On Sun, Nov 28, 2010 at 9:07 AM, John Cowan <cowan@x>
Thomas Bushnell, BSG scripsit:
Nobody disputes that the representation of an instant of time should be
> The time functions should return a NUMBER. I'm disgusted (sorry) with the
> retreat from Scheme's excellent numeric system. Implementations can return
> whichever format number suits them best. Let the interface declare the
> accuracy of the returned value as well--as a number.
a number, and a rational number at that. But instants aren't sufficient
for dealing with all cases of time. Back in the middle Devonian, an
instant (whether second or millisecond) is much too precise -- indeed,
a day is much too precise, as we know only roughly how many days per year
there were then. Less exotically, a government bond might fall due on
"March 31, 2031, 5 P.M. Washington D.C. time". What instant is that?
We don't know, because Congress might change the rules for Daylight
Saving Time again.
So what I heard was that you wanted to represent an instant of time as an integer, with some determinate resolution, and then the predictable fight about whether the integer should be denominated in milliseconds, microseconds, or nanoseconds. This is insanity. An instant should be a number without any mandated statement of just what kind of number it is. And, as I said, an interface that answers questions like "what time is it now" has an accuracy as well, which should be returned (and which is not the same thing as the precision of some determinate resolution). There is no worry about precision at all if you just return a number, and an accuracy value.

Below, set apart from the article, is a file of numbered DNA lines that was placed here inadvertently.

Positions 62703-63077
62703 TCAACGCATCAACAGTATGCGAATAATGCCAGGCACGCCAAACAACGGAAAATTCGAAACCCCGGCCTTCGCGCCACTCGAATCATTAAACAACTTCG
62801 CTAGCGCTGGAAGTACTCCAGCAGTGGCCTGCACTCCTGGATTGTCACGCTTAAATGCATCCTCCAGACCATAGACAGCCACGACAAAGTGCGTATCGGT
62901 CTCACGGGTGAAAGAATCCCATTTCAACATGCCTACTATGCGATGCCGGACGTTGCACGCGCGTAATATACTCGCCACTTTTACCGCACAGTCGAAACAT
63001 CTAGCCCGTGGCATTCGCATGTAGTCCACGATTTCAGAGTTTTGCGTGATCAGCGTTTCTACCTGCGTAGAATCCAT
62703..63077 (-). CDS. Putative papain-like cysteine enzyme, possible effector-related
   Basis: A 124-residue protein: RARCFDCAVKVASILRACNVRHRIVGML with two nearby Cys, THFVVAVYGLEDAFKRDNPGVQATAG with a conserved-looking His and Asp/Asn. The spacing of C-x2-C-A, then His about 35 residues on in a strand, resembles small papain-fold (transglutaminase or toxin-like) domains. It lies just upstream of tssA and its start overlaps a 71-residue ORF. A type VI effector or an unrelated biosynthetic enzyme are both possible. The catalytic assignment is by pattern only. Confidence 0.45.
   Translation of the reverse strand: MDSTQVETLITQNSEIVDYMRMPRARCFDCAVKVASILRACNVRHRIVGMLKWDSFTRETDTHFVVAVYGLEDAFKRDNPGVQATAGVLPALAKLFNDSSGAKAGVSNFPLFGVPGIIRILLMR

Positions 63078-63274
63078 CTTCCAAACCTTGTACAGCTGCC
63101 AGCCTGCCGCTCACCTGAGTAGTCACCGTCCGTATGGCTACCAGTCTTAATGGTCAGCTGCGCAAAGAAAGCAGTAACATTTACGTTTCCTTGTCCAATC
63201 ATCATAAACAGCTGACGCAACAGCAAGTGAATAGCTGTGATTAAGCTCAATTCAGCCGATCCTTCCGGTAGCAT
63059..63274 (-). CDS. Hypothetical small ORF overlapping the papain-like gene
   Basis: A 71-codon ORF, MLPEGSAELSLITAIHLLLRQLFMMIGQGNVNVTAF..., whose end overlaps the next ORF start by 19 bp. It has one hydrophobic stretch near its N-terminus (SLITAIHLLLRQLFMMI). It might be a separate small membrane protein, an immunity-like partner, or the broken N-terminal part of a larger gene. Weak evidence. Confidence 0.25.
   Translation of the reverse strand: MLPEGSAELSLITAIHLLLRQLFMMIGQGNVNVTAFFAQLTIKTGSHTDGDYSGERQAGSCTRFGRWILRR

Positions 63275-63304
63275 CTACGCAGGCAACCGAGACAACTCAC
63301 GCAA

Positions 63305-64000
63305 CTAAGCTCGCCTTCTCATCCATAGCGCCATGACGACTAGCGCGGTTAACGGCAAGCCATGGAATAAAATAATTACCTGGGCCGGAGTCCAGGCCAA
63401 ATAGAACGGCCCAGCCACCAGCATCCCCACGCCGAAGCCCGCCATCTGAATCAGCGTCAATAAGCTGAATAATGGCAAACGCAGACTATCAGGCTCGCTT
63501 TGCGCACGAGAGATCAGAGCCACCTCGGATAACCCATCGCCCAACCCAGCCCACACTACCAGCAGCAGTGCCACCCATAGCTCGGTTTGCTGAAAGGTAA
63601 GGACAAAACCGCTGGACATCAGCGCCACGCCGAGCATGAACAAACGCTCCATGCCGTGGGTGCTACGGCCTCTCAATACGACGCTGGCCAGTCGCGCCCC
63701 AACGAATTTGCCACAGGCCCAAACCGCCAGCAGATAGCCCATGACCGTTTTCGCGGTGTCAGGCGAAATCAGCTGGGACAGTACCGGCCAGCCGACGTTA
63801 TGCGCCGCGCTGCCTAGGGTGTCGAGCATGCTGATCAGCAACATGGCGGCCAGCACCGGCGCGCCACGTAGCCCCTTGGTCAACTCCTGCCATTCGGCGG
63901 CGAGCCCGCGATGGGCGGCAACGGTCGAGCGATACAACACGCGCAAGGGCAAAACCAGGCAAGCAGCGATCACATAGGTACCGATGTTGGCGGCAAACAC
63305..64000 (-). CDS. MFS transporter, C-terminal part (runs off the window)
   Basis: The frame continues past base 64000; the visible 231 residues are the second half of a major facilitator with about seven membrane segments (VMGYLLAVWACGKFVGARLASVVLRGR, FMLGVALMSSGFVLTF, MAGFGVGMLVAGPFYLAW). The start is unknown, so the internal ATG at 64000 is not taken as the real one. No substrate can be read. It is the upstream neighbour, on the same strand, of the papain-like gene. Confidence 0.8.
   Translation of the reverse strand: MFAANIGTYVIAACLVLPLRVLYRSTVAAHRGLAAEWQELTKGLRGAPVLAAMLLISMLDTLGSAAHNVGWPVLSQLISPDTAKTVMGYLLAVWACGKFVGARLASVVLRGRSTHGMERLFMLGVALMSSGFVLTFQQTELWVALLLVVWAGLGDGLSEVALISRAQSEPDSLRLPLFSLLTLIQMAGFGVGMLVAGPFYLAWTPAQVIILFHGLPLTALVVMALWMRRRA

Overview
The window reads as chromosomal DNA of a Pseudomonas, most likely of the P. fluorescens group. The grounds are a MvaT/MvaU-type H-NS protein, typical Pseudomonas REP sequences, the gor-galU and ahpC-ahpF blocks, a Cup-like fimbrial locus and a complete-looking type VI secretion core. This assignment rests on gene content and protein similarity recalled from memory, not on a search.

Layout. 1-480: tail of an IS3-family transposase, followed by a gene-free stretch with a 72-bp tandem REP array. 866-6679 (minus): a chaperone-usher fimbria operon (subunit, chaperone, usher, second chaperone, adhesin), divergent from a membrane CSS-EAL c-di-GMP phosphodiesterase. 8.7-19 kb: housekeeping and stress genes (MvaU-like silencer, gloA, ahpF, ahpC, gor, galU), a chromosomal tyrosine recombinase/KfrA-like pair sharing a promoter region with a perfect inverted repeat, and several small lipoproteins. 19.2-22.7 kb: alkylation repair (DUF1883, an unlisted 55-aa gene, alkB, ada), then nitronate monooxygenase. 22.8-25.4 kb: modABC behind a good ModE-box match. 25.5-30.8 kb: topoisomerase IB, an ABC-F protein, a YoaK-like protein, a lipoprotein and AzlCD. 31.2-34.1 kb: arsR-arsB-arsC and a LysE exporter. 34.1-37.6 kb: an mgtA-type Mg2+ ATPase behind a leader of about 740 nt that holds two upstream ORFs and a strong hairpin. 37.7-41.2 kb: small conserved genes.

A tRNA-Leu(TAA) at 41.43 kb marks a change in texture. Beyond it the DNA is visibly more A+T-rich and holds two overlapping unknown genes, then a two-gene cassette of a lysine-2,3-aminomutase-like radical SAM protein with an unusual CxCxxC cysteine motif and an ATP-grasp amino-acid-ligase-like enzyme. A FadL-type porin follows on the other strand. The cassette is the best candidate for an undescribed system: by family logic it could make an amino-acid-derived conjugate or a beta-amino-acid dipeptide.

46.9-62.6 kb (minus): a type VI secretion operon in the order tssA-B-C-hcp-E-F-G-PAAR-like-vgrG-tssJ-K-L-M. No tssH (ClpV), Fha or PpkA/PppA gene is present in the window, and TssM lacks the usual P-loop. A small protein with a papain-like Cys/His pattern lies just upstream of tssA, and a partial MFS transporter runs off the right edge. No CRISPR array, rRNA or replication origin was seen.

I have no objection to conforming to the Posix rules for timezones. This is an operating system issue, after all, and we have once again decided to have language designers do operating systems work in a vacuum. The answer to your conundrum is that the system needs to have time zone files which will need to be updated when the law changes. This is something that every operating system now pays attention to, and it not something for programming languages to do more than offer a sensible interface. Indeed, before Posix declared it impossible, we had no trouble keeping track of leap seconds and handling them in the zoneinfo files too, but then Posix decided that leap seconds were impossible, and now we have the confusing rule that the epoch changes every time a leap second is issued. Ah, well, but at this point we're stuck with that bad decision, and it would be best if Scheme conformed to it.
So there has to be a way of representing and dealing with broken-out
dates and times, since those are what matter in the Real World.
Yes, but that's irrelevant to the question I was speaking to, which was the insane question of what the resolution of the clock should be. That's an operating system question. The language should be adaptable to any resolution the operating system provides, and since Scheme already has an excellent numeric tower, we can use it. The separate question of what broken-out times should look like is one which I think we should handle by simply aping the Posix rules, which is pretty much what the proposal on the table looks like. It is the sub-second resolution question that I am crying shenanigans about.